Northern Ireland’s public inquiry into child abuse is to investigate three more state-run institutions - two of which were in Londonderry, the chairman has said.
The Historical Institutional Abuse (HIA) inquiry has extended its work to cover Hydebank Young Offenders Centre in south Belfast and former homes at Fort James and Harberton House, Londonderry.
Another section will focus on issues arising from the actions of paedophile priest Brendan Smyth, a serial child molester who frequented some Catholic residential homes, according to HIA chairman Sir Anthony Hart.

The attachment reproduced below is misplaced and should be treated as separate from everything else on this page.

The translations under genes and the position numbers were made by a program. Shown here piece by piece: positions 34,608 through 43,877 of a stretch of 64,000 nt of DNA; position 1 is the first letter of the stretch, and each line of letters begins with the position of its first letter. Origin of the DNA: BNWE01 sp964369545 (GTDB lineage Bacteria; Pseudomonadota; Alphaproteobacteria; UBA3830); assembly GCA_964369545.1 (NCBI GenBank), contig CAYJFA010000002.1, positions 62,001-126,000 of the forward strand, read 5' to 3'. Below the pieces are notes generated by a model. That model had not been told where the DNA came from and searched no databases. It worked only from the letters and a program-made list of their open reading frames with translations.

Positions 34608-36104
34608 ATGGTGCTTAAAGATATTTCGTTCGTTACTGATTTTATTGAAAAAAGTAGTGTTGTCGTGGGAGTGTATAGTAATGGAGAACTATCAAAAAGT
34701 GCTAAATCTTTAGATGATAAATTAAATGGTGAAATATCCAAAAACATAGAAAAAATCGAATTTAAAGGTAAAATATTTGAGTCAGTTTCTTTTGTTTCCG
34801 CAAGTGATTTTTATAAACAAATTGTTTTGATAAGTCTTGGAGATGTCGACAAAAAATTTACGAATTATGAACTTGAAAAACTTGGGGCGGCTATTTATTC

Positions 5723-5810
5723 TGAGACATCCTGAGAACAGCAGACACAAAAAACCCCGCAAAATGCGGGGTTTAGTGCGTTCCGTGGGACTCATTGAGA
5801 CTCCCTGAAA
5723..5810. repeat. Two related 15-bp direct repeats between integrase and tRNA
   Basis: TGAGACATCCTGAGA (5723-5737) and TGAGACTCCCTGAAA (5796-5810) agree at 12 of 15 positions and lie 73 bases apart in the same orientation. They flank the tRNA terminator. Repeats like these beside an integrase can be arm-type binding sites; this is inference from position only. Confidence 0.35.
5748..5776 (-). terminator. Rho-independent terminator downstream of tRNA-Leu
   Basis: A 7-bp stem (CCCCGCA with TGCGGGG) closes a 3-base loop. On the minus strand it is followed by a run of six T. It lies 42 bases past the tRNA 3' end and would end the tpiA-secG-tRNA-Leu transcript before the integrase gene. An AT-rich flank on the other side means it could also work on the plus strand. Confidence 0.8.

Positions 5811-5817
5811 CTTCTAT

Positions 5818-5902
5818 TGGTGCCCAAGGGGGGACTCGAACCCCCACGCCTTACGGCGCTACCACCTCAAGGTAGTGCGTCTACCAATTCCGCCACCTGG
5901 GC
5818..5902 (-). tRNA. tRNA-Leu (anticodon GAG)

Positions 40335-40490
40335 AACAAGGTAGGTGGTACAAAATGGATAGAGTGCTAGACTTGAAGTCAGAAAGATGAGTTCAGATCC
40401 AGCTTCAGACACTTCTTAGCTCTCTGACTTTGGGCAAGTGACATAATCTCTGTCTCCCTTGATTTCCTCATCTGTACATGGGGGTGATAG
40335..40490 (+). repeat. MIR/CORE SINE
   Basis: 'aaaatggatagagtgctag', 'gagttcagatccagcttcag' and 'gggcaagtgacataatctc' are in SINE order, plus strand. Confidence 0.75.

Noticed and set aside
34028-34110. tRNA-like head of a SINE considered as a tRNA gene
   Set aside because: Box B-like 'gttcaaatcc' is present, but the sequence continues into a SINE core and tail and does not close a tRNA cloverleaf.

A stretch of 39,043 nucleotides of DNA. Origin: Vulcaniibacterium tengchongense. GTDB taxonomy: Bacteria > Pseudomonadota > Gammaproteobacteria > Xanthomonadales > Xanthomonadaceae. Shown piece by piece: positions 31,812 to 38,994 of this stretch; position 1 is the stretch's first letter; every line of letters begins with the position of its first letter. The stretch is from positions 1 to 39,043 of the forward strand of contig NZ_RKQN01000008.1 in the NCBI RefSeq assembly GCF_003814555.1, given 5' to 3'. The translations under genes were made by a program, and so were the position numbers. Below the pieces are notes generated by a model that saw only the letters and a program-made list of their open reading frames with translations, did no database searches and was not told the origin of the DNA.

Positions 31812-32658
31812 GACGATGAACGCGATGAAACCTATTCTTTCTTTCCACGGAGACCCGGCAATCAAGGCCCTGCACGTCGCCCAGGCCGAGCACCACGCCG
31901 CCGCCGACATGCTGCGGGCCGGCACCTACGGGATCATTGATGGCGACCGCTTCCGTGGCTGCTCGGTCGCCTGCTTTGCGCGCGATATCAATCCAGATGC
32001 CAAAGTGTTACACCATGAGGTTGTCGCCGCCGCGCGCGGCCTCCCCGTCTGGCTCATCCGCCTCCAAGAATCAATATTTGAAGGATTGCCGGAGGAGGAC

He is heading what was the UK’s largest probe into child abuse and has been investigating homes run by religious orders of nuns and brothers.
The treatment of children in church-run residential homes is a key concern of the investigation, which is considering cases between 1922 – when Northern Ireland was founded – and 1995.
Victims have alleged they were subjected to physical, sexual and emotional abuse.
The inquiry does not have the power to find anyone guilty of a criminal offence, but if the tribunal does unearth evidence of any crimes committed, this material can be passed on to the PSNI.
Smyth was convicted of more than 100 child abuse charges.
He died in prison in 1997 following a heart attack.
The inquiry is required to complete its hearings and all investigative work by mid-summer 2016, and has to submit its report to the Northern Ireland Executive by January 17, 2017.